Stirling Moss, a famous racing driver of the 1950s, once said that the male of the human species will admit to not being good at just about anything except being a good driver or a good lover.
If we are talking about some of the grain farmer subspecies, we might add a third skill, that being a good marketer. But just what is a “good” marketer anyway?
Defining “good” will become even more important with the impending changes to the wheat board. It’s not just a joke to say that among the many implications is that farmers, and the rest of the industry, won’t have the wheat board to blame anymore. Not getting enough cars at the local elevator? Wheat board’s fault. Can’t grow high-yielding varieties? Wheat board.
Price too low? Wheat board. “The average price is not good enough,” or so we’ve often heard in this debate.
But after next Aug. 1, farmers as a group will still receive an average price. That means half will sell for less than average, but they can’t blame it on the wheat board.
Perhaps the overall average price will be higher because the board monopoly has ended, so everyone will be better off. However, that implies that the price of Canadian wheat and barley will rise because there will be several companies bidding on a sale to an overseas customer, rather than one as is the case now. Presumably that won’t happen, so if there is to be higher overall revenue, it will have to come from higher efficiencies and therefore reduced costs in the system. Since the grain companies are also looking to capture some of those efficiencies and add them to their bottom line, it means that farmers will have to be on their toes.
Now that the board is losing its monopoly, it seems that some of those who advocated the change are pointing that out, and doing a bit of butt covering while they are at it. The Alberta Government, which for decades has been saying that farmers would be better off by doing their own marketing, now seems a bit more cautious.
In a recent release, an Alberta Government risk-management analyst warned that “producers choose not to use pooling strategies in order to capture higher pricing opportunities may also be exposed to greater downside risks.”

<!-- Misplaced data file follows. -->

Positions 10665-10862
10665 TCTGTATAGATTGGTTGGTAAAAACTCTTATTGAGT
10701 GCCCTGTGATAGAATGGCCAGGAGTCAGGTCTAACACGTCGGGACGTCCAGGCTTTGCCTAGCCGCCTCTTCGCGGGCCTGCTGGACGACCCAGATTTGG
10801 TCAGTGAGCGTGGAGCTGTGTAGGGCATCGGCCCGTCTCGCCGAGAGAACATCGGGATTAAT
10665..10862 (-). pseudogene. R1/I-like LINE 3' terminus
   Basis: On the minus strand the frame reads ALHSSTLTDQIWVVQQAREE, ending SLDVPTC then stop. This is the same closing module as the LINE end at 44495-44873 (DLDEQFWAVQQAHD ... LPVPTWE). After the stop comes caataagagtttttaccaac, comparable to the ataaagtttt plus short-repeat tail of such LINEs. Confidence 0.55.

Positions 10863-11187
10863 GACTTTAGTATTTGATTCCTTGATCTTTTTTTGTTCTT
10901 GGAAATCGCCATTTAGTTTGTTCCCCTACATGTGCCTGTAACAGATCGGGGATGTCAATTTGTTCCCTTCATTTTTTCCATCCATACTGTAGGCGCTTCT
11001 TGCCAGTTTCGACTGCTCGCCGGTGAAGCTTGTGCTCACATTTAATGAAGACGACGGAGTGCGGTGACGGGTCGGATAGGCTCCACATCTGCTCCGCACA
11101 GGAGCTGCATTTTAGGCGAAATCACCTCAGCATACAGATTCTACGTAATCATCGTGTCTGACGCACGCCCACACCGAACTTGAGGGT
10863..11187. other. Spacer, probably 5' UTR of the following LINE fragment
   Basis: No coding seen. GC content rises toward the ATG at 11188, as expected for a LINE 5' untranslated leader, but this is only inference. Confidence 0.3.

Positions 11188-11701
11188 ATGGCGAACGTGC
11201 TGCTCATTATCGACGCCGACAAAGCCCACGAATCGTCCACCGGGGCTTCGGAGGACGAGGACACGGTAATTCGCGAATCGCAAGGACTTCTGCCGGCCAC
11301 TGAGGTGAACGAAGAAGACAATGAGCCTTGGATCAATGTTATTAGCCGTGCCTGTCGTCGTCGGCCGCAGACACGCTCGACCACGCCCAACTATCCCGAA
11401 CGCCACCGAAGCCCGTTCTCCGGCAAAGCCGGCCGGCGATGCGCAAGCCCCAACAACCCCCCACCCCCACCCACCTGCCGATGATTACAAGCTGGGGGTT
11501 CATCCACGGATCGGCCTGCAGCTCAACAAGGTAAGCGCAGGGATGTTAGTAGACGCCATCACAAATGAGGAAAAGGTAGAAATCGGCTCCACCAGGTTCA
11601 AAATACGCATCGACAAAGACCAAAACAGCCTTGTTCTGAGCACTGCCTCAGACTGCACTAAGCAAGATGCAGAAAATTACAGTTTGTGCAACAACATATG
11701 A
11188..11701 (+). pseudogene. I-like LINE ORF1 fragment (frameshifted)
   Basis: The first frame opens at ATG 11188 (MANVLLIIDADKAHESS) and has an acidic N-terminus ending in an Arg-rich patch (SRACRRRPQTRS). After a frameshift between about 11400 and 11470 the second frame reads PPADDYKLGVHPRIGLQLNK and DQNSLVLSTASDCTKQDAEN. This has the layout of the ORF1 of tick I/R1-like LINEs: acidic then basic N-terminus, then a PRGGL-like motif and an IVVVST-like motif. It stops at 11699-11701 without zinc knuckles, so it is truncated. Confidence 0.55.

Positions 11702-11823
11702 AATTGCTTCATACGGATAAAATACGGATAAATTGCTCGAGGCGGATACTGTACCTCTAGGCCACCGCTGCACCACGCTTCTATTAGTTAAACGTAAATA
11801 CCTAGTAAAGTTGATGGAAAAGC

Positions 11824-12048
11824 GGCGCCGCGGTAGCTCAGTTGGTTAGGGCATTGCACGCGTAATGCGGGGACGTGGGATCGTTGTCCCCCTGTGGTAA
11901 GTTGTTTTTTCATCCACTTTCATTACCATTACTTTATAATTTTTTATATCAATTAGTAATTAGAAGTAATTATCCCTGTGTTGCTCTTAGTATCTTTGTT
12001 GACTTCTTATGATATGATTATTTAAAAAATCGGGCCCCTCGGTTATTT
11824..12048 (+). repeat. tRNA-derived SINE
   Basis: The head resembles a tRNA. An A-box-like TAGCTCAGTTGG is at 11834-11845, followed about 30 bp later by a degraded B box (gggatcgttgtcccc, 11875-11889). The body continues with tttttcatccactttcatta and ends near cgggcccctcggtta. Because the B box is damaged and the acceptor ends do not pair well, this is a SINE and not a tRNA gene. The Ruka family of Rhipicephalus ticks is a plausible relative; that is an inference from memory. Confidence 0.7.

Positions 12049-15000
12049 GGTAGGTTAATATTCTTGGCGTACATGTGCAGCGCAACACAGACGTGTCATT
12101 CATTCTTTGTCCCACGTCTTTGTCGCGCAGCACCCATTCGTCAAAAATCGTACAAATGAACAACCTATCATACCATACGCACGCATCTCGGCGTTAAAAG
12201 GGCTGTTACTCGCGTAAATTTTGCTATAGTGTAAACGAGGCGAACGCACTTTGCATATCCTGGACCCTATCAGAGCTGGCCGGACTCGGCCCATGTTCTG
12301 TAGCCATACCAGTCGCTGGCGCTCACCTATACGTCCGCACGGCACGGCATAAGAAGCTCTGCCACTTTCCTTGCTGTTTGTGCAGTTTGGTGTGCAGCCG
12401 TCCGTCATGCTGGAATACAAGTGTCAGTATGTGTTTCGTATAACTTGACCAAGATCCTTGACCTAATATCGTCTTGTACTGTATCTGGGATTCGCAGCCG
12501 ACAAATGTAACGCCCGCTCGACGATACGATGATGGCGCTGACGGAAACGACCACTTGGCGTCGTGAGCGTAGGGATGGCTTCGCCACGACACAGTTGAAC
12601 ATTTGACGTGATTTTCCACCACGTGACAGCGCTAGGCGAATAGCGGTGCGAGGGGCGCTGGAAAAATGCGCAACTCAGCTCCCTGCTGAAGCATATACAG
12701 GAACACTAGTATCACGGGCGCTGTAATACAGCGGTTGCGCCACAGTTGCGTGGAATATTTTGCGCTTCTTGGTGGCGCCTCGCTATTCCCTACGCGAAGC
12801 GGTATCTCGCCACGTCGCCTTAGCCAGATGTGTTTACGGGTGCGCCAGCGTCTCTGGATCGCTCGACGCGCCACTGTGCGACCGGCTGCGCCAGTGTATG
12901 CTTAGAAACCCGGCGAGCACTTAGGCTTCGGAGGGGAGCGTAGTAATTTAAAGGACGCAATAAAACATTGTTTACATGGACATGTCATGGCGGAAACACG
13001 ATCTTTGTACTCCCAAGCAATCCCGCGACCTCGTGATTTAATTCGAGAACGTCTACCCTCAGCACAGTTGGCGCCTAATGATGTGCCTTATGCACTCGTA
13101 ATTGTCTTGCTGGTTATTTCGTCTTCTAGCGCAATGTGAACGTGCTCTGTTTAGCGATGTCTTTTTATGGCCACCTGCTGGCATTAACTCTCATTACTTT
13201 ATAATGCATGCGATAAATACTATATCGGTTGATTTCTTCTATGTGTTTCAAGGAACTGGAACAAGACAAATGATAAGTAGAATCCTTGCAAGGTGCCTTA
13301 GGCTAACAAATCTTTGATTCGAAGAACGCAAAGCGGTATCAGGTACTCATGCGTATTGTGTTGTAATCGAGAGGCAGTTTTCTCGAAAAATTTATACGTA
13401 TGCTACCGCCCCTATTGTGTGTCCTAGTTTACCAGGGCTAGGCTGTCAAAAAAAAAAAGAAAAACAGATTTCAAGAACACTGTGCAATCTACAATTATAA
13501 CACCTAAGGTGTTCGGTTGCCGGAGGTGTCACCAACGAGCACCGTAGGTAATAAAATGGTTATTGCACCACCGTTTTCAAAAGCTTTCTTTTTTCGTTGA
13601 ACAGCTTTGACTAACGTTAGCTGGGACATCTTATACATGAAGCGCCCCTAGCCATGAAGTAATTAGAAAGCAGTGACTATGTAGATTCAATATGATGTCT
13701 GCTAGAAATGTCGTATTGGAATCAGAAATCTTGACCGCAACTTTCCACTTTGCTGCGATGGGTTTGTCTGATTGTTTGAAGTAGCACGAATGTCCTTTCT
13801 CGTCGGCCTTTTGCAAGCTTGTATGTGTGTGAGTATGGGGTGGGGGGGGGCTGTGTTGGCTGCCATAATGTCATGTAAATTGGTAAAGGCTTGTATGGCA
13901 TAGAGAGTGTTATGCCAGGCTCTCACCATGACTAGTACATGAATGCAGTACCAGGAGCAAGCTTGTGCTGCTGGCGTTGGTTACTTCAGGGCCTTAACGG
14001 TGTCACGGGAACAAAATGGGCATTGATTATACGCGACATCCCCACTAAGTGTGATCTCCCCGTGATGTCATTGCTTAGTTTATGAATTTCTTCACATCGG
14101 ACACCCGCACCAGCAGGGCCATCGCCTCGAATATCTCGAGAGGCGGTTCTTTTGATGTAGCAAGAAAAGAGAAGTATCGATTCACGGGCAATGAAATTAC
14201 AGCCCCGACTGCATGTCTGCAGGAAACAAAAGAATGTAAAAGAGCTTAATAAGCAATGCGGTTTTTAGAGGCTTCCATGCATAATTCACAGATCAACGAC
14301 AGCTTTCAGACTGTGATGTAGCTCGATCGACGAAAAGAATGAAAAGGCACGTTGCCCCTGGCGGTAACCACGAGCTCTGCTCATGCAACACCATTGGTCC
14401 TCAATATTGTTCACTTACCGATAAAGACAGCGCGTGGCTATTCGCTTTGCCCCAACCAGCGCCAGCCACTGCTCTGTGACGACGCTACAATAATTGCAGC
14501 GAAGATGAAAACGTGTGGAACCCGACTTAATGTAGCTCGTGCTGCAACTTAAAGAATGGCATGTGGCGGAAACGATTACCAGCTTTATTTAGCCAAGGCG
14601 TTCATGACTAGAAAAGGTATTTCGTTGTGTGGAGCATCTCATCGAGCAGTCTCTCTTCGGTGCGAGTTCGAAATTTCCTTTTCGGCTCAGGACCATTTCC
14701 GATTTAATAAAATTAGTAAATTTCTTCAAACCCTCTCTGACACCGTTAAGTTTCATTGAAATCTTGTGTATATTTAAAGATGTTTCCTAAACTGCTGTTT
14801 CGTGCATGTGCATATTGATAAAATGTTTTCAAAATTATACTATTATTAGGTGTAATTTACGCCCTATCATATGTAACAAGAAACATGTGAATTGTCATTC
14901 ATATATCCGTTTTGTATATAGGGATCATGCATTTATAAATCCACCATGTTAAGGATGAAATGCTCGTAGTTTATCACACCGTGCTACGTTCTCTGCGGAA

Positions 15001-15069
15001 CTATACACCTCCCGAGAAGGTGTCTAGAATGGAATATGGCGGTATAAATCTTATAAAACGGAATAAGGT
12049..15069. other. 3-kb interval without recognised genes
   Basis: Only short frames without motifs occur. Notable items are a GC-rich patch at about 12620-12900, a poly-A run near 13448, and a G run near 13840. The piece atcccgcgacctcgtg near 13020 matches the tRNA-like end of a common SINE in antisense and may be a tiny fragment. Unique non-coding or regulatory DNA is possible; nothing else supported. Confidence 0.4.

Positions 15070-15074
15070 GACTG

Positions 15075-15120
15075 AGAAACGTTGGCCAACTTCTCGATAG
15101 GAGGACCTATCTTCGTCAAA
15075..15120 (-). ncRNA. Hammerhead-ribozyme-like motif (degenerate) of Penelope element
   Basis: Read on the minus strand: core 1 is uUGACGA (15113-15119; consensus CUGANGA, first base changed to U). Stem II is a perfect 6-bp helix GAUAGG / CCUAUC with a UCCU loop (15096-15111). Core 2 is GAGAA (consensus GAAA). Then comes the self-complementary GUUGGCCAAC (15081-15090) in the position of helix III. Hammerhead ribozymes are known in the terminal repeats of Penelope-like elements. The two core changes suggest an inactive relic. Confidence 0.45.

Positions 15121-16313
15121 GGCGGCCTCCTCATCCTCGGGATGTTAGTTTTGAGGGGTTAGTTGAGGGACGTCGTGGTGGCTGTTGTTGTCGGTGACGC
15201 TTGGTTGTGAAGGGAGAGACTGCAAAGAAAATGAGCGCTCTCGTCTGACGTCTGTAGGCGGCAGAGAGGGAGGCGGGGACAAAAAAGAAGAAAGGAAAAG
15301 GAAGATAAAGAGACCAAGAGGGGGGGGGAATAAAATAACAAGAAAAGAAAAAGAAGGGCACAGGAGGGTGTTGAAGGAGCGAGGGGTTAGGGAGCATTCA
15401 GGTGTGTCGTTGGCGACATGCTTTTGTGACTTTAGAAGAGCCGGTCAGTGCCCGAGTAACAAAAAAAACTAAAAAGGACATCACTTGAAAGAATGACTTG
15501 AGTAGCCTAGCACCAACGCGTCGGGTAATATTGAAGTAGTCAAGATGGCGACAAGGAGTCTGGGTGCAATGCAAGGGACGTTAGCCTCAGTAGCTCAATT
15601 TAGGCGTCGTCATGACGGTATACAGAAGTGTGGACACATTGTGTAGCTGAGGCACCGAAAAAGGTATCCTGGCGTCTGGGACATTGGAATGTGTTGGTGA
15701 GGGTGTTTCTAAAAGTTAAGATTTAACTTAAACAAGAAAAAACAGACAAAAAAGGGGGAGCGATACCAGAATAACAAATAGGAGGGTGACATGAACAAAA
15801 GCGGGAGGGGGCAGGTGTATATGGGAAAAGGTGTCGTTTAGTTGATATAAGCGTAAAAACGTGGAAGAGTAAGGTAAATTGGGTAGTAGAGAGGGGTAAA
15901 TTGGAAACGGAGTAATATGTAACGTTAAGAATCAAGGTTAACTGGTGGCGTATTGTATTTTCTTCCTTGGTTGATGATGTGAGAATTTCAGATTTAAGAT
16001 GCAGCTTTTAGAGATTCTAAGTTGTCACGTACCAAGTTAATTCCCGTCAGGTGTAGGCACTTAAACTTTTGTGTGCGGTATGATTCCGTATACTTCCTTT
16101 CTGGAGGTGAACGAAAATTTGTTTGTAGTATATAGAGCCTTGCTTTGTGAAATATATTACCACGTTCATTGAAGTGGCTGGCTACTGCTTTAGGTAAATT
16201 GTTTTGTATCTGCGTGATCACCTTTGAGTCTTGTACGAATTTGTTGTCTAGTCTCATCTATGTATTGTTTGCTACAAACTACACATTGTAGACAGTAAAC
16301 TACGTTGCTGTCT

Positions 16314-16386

Suggesting that farmers consider futures and options, the release says, “The potential benefits from these more volatile markets can be measured using simulation and traditional option pricing theories that calculate the actual probability of achieving higher target prices resulting from increased volatility.”
We’re not just sure what that means, but if it means farmers can increase their returns by using futures, it’s not correct.
There are several misconceptions about futures, such as the often-heard phrase, “Listen to what the futures market is telling you.” If the futures market is functioning properly, it tells you precisely nothing. Futures markets were invented specifically because it is impossible to tell the future. Grain merchants needed to protect themselves against changes in price between the time they bought grain from farmers and the time they delivered it to a customer. Futures markets determine today’s price for delivery in the future, not the future price.
Another misconception is that farmers can “hedge” using futures. Perhaps it’s just terminology, but that’s wrong too. A “hedge” is as described above — an offsetting cash/futures sale by a grain merchant who makes two transactions — buying the grain from the farmer, and selling it to a customer.
Farmers only make one transaction — the sale. Unlike grain merchants, farmers are always long, and therefore they are always speculating. They use futures to lock in a price at a different time than they physically deliver the grain, which may well be a good idea, such as to lock in a profit. But that’s only buying peace of mind, or buying insurance to keep the banker happy. It’s speculating that today’s price is better than a future price, but if the futures market is functioning properly, there’s a 50-50 chance of the price being higher or lower when it’s time to deliver.
If a farmer follows a consistent sales pattern — every month, every quarter, whatever, but consistently over a few years, his or her price will end up exactly the same as any other strategy. If using futures is part of that consistent strategy, say by locking in a price for part of the crop before it’s harvested, then the price will actually be slightly lower by the amount of the commission fees.
Futures have their place, and part of being a good marketer is using them directly or indirectly to lock in a profit.
If there are farmers who can do consistently better by using futures, then more power to them. They should forget about all that expense and worry of planting a crop and simply trade futures instead.